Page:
1. Introduction

The diagnosis and management of superficial venous thrombophlebitis (SVT) is poorly defined and remains controversial both within practitioners here in the USA and globally [1]. SVT is a relatively common disease with up to an 11% incidence rate [13]. While SVT used to be considered a self-limiting disease, benign disease studies have confirmed the close correlation between SVT and deep-vein thrombosis (DVT) or pulmonary embolism (PE) [14]. DVT or PE is diagnosed in up to 20–30% of patients with SVT with clinically relevant symptomatic thromboembolic events complicating isolated SVT in 4–8% of patients [3, 4].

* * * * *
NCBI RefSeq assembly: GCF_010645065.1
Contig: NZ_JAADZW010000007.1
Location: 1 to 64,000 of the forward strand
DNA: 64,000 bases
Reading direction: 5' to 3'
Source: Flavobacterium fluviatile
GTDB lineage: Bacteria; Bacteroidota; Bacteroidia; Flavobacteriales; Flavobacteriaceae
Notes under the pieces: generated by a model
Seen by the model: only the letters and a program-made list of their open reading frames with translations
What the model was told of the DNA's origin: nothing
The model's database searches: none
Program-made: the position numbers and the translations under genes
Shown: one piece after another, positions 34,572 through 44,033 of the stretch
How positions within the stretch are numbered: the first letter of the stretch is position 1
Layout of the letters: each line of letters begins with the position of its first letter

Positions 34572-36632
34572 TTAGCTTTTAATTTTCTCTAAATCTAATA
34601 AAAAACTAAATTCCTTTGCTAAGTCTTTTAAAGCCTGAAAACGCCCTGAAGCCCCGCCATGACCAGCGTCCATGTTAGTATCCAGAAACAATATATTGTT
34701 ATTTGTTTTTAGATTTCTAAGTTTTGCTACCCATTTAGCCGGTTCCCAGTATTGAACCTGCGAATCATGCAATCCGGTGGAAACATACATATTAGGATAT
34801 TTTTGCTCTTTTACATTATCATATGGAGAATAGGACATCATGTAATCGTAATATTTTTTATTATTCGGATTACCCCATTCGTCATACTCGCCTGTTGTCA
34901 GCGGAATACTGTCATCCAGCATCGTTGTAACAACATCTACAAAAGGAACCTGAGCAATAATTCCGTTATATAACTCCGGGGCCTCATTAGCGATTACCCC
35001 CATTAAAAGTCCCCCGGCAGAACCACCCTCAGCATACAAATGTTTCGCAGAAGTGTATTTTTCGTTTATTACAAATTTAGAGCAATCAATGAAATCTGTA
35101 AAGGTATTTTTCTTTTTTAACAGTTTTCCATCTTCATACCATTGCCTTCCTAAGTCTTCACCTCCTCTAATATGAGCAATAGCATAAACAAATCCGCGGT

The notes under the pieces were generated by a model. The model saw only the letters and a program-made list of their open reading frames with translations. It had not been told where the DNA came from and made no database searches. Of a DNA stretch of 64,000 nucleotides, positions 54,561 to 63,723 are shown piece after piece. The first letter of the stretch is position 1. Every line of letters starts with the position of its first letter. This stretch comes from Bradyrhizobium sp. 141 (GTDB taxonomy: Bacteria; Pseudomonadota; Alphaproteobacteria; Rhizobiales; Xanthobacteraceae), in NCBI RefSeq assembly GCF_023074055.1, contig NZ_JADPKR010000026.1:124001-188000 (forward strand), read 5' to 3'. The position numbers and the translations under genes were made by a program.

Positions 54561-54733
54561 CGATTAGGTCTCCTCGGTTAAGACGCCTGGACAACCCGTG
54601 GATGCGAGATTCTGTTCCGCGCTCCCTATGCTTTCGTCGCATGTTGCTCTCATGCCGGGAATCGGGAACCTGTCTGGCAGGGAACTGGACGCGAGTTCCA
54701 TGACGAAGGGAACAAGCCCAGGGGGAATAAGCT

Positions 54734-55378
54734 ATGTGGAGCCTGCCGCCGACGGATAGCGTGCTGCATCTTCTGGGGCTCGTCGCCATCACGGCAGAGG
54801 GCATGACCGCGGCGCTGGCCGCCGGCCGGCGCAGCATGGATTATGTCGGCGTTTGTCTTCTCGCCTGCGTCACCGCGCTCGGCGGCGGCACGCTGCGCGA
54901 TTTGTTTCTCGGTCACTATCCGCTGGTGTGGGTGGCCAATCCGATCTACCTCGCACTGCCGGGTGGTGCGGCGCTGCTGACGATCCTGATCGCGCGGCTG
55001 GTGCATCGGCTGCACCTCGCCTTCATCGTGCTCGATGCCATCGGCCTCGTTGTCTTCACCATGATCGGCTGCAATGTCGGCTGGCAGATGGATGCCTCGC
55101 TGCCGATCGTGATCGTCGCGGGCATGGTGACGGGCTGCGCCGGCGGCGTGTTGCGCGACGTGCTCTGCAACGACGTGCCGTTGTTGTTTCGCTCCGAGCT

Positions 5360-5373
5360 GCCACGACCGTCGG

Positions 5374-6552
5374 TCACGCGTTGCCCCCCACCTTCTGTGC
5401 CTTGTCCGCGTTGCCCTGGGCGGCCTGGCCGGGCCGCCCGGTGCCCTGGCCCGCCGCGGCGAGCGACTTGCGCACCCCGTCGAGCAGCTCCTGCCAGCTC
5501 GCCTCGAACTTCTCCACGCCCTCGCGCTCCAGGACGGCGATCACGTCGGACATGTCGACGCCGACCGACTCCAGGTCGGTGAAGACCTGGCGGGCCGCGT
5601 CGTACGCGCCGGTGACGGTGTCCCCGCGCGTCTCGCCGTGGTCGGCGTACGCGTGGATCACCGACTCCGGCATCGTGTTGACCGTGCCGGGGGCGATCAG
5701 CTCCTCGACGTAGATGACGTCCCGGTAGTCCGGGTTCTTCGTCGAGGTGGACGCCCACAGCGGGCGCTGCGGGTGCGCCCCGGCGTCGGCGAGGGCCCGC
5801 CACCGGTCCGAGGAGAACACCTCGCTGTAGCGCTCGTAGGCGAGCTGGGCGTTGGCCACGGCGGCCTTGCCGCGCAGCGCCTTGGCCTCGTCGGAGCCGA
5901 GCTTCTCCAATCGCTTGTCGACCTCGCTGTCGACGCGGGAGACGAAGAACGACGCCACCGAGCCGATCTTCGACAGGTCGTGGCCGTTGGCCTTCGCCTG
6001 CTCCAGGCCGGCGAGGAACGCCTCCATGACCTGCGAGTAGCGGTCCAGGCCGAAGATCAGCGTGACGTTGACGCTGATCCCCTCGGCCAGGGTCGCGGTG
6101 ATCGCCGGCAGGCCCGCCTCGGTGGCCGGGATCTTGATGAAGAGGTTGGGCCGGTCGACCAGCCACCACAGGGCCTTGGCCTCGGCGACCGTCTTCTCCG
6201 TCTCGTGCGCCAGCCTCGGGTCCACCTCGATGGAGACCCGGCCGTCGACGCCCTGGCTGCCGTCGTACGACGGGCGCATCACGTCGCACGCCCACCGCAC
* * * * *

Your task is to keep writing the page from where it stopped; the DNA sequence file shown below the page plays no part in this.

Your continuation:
SVT is managed by a variety of practitioners including family practice physicians, dermatologists, internists, phlebologists, cardiologists, interventional radiologists, general surgeons, and vascular surgeons resulting in further variations in treatment regimes. Different countries have adopted variable practice patterns for this disease and at present no consensus had been reached regarding optimum care. A 2013 Cochrane review attempting to delineate most favorable treatment patterns for SVT concluded that while prophylactic doses of fondaparinux given for six weeks appear to be a valid therapeutic option for SVT of the legs, the current published evidence on oral treatments, topical treatment, or surgical intervention was too limited to make any conclusions [1]. Nationally and internationally the treatment of SVT ranges from medical management inclusive of compression stockings, limb elevation, pain control, and low molecular weight heparin (LMWH) to surgical intervention such as sclerotherapy, high ligation, vein stripping, phlebectomy, or thermal ablation. Timing and type of therapy are healthcare provider and location dependent, therefore varying substantially. While the global gold standard SVT management consensus involves attempts at medical management followed by surgical intervention in those patients who present with “extensive disease” or “recurrence,” what constitutes medical management, recurrence, or extensive disease is not defined [14]. To our knowledge, no research has been conducted reviewing the practice pattern differences between healthcare providers in North America compared to the rest of the world for the management of SVT.